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US Forest Service, California Natural Resources Agency sign master agreement supporting restoration activities

USDA Forest Service
February 9, 2016
Category: Forestry
Region: United States, US West

VALLEJO, California – In a move that will increase collaborative forest management in California, the U.S. Forest Service and California Natural Resources Agency recently signed a Good Neighbor Authority (GNA) master agreement. This new agreement will allow state entities within the California Natural Resources Agency to complement the restoration work being done by U.S. Forest Service staff in California over the next 10 years. Supplemental agreements between national forests and California state agencies will tier to the master agreement and specifically identify the work the state can perform on National Forest System (NFS) lands.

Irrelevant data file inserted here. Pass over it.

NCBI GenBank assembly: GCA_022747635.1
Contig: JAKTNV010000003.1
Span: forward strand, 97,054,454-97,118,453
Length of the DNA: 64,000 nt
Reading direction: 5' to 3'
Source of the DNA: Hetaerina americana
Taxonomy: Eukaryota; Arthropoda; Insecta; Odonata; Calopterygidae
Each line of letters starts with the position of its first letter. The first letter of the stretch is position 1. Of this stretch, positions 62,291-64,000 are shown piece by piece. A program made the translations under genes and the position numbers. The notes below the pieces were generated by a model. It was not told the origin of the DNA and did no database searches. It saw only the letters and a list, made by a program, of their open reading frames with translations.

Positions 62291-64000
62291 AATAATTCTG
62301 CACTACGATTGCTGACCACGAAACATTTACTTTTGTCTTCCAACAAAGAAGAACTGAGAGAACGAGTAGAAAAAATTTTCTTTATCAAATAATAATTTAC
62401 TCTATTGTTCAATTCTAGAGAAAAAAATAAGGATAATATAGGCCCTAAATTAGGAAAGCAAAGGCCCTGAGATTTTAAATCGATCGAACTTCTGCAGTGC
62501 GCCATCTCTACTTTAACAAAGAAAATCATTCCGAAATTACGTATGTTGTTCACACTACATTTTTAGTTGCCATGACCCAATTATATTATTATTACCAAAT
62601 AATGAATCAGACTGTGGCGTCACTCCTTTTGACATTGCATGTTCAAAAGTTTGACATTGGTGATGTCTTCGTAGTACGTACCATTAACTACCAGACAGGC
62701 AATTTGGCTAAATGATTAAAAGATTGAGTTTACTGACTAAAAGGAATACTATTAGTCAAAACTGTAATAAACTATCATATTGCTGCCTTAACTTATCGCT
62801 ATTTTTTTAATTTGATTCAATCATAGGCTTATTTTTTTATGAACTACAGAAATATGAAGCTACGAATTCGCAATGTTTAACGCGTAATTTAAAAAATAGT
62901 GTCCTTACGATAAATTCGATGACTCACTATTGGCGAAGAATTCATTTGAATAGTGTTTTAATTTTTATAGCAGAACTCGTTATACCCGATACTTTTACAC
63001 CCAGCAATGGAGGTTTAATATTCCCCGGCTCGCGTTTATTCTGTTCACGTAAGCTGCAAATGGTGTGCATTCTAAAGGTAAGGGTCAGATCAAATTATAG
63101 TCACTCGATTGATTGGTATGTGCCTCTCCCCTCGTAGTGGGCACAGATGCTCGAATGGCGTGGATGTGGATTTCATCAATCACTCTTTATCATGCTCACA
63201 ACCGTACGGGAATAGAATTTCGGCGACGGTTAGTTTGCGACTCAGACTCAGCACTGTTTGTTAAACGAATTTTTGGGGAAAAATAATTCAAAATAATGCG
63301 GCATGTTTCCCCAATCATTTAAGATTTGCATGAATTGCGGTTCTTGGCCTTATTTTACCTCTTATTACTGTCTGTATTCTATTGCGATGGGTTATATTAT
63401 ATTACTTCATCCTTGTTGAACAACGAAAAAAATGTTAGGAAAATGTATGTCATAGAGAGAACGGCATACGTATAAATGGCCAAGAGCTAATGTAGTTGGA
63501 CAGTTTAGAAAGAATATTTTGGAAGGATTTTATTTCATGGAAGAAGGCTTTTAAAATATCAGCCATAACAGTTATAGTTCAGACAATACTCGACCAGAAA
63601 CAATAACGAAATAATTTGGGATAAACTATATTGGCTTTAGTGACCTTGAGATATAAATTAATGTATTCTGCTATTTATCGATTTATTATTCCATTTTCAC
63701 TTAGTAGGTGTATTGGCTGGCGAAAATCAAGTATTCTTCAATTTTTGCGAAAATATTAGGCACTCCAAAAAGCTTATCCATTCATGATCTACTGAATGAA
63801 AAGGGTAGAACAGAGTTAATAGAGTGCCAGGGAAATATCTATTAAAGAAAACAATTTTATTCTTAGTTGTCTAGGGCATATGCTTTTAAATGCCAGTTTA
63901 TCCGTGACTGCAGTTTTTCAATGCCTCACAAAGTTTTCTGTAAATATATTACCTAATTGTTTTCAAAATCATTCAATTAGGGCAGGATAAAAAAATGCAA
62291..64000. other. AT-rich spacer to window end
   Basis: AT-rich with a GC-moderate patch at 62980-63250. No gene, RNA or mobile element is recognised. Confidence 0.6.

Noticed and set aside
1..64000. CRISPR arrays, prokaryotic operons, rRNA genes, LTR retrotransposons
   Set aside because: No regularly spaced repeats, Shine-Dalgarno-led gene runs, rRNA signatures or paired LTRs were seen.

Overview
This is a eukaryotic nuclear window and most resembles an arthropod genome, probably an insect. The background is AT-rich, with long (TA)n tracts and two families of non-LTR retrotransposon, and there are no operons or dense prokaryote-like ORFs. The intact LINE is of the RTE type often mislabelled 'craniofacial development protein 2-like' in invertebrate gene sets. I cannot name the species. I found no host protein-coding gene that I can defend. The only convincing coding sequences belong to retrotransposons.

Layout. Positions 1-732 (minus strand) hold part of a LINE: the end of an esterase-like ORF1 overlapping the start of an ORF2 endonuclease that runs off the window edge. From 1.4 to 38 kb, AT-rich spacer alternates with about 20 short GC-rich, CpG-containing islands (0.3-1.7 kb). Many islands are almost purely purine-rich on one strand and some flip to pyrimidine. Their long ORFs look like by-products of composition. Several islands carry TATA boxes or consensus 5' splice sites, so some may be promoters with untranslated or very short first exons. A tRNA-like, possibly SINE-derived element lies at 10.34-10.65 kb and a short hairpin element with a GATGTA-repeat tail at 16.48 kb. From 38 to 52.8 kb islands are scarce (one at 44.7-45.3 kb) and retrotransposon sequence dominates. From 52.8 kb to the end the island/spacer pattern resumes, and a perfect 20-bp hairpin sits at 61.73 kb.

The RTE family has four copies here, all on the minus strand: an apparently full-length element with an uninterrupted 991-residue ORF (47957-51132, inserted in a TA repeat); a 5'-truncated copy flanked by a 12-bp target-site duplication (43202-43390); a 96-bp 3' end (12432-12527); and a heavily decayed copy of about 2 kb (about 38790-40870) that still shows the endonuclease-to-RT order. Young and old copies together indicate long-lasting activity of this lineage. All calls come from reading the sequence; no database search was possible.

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Spruce Beetles Invade More Colorado Forest While Pine Beetles Fade

Colorado Public Radio
February 10, 2016
Category: Forestry
Region: United States, US West

A good place to check on the health of Colorado’s forests is from the air. That’s why the U.S. Forest Service does an annual aerial survey of the millions of acres of the state’s woodlands. Results from the 2015 survey are out with a kind of mixed diagnosis. “The good news: The mountain pine beetle is back to normal levels,” said Forest Service Entomologist Bob Cain. “Not in epidemic levels across most of the state. We still have little outbreaks going on. It’s sort of difficult to find a lot of mountain pine beetle right now.” The bad news: Another bug, the spruce beetle, is spreading. “That’s our bigger, active epidemic. So mountain pine beetles are winding down, spruce beetle continues to expand onto new acres in large numbers,” Cain said.

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Congress should see that big wildfires are disasters

Herald and News
February 10, 2016
Category: Forestry
Region: United States, US West